to the trails, relaxing around camp or talking to others about the sport.
Your actions directly influence the opinions of those around you. Please do your part to present a positive image—for you and for the sport.
The following guidelines can help you and the people you ride with become responsible advocates for our sport.
Respect the people around you - Be considerate and friendly. Stop a moment to say hello, especially to those on foot, bicycles or horses.
Respect the property around you - Ride only where permitted.
Respect the environment around you - Minimize your impact so others can enjoy the area in the future.
A special note about horses and other pack animals on the trails...
When approaching (going the opposite direction):
Turn off your engine and move off the trail. On hillsides, move to the outside (downhill) side. Horses are less afraid to pass on the inside of a hillside. Consider removing
your helmet. When the rider approaches, ask if you need to do anything else. Before starting up again, let the horses get down the trail a bit.
When overtaking (going the same direction):
Approach slowly. Generally riders will pull off the trail to let you pass. Sometimes you may need to wait a while until they find enough room. Once you've made eye contact
with the rider and followed any instructions, pass smoothly and quietly. Once you pass, continue slowly up the trail a ways before resuming your normal speed.
In either case, be patient and enjoy the temporary break. The courteous impression you make is appreciated by all.
Stay on designated trails - Keep off meadows, steep hillsides and other sensitive areas.
Ride a quiet motorcycle - Maintain a quiet muffler and keep noise down around people who aren't riding. Noise is still the number one complaint about motorcycles.
Cross streams only when necessary - Use established crossings when possible, otherwise cross slowly at a 90-degree angle to the stream.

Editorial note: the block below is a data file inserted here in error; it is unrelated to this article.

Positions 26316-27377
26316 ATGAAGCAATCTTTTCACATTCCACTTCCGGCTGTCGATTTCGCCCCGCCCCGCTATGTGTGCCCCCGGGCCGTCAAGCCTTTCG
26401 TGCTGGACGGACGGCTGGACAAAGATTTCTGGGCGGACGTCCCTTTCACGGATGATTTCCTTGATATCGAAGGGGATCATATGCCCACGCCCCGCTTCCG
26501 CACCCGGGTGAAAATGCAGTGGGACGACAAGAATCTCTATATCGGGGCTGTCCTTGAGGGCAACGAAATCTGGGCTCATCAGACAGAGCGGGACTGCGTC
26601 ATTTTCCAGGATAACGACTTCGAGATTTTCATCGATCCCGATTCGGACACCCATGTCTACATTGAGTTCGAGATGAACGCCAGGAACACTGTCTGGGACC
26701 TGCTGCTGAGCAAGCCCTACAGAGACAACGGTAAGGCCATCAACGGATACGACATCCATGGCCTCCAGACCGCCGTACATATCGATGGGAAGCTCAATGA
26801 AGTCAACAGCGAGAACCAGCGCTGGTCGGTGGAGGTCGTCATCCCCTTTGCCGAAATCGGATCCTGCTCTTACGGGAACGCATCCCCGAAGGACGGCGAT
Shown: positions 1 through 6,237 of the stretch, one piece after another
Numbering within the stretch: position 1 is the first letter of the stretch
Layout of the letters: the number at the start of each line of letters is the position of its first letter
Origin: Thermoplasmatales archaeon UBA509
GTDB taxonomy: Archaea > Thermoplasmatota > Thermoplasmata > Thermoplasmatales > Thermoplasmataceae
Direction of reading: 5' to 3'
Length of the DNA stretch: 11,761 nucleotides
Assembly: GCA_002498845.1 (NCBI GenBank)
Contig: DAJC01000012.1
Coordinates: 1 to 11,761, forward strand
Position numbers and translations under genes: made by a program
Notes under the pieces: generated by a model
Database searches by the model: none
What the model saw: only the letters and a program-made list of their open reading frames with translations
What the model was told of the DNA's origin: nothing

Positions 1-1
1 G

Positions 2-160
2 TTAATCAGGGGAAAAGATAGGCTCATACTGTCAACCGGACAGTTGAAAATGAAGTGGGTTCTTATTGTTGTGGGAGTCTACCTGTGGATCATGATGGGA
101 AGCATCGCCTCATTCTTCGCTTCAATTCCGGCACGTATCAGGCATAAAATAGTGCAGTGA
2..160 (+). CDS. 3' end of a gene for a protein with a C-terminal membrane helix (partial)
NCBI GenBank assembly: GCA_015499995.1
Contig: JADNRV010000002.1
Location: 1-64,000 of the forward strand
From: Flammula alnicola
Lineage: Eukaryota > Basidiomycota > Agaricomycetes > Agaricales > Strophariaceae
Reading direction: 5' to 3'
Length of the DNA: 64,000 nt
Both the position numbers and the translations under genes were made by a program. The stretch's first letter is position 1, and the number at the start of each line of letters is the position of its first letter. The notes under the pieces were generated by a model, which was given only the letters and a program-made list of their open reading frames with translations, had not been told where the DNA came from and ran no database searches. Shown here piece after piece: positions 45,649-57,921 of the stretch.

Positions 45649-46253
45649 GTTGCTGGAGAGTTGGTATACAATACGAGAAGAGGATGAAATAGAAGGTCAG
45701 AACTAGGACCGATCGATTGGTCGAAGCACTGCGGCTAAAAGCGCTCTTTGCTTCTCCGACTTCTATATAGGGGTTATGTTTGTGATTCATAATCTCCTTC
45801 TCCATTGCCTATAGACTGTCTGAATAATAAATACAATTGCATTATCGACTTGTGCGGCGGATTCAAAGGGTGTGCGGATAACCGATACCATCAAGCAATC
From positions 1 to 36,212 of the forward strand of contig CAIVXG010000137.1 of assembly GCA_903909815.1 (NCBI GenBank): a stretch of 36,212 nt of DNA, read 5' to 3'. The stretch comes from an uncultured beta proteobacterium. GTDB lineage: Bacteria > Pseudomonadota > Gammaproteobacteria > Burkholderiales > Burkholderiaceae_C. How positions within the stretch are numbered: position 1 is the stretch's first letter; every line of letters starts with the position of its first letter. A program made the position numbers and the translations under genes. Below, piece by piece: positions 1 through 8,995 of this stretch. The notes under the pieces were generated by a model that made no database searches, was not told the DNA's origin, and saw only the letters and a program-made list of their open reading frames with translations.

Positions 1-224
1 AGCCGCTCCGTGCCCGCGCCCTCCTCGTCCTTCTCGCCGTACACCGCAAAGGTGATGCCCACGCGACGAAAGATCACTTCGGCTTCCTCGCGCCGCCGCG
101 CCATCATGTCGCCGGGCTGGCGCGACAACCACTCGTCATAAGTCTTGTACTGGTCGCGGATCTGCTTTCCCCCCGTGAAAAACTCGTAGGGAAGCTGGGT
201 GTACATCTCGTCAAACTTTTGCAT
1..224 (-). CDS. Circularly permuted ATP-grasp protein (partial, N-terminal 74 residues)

Keep the area clean - Leave the area at least as clean as when you arrived.
Volunteer - Help maintain your favorite riding areas, and share the responsibility to keep areas open.
Planning & Safety
Research the riding area. Get a current update from the local land manager or responsible party. Verify what trails are open and what precautions are advised.
Check the local weather forecast.
Prepare for the unexpected and pack accordingly
Never ride alone. Plan a ride with at least one other person. Riding alone can leave you vulnerable if you have an accident or breakdown.
At least one rider in the group should know basic first aid and have a first aid kit.
At least one rider in the group should have a tow strap.
Before the ride:
Riders should have a tailgate meeting before each ride to discuss the day's plans and to discuss etiquette with new riders.
Safety on the trail:
Always wear a helmet, eye protection and appropriate riding gear.
Ride at a speed that's honestly in control. Expect to encounter others on the trail and always have the ability to stop safely when that happens.
You are responsible for the rider behind you. At each trail intersection, wait for an OK sign from the rider behind you before you proceed. A head-nod or a thumbs-up
should do it.
A rider should never be allowed to return to the trailhead alone.
In the event of a breakdown or injury, a rider should never leave the group without notifying the group.
If you get separated from the group, go back to the last place everyone had last gathered and wait.
If, after waiting a reasonable amount of time, a rider has not caught up, someone should retrace the trail backwards, cautiously, until the rider is located.
A rider should never ride against an arrowed trail.
Yield the right of way to those passing or traveling uphill.
And finally, drinking and riding don't mix. Enough said.
|The following are some guidelines that will help insure a positive experience for all recreational users of Capitol Forest. The
information below is borrowed from well respected state, regional and international user group organizations.
|Photo by Derek Pearson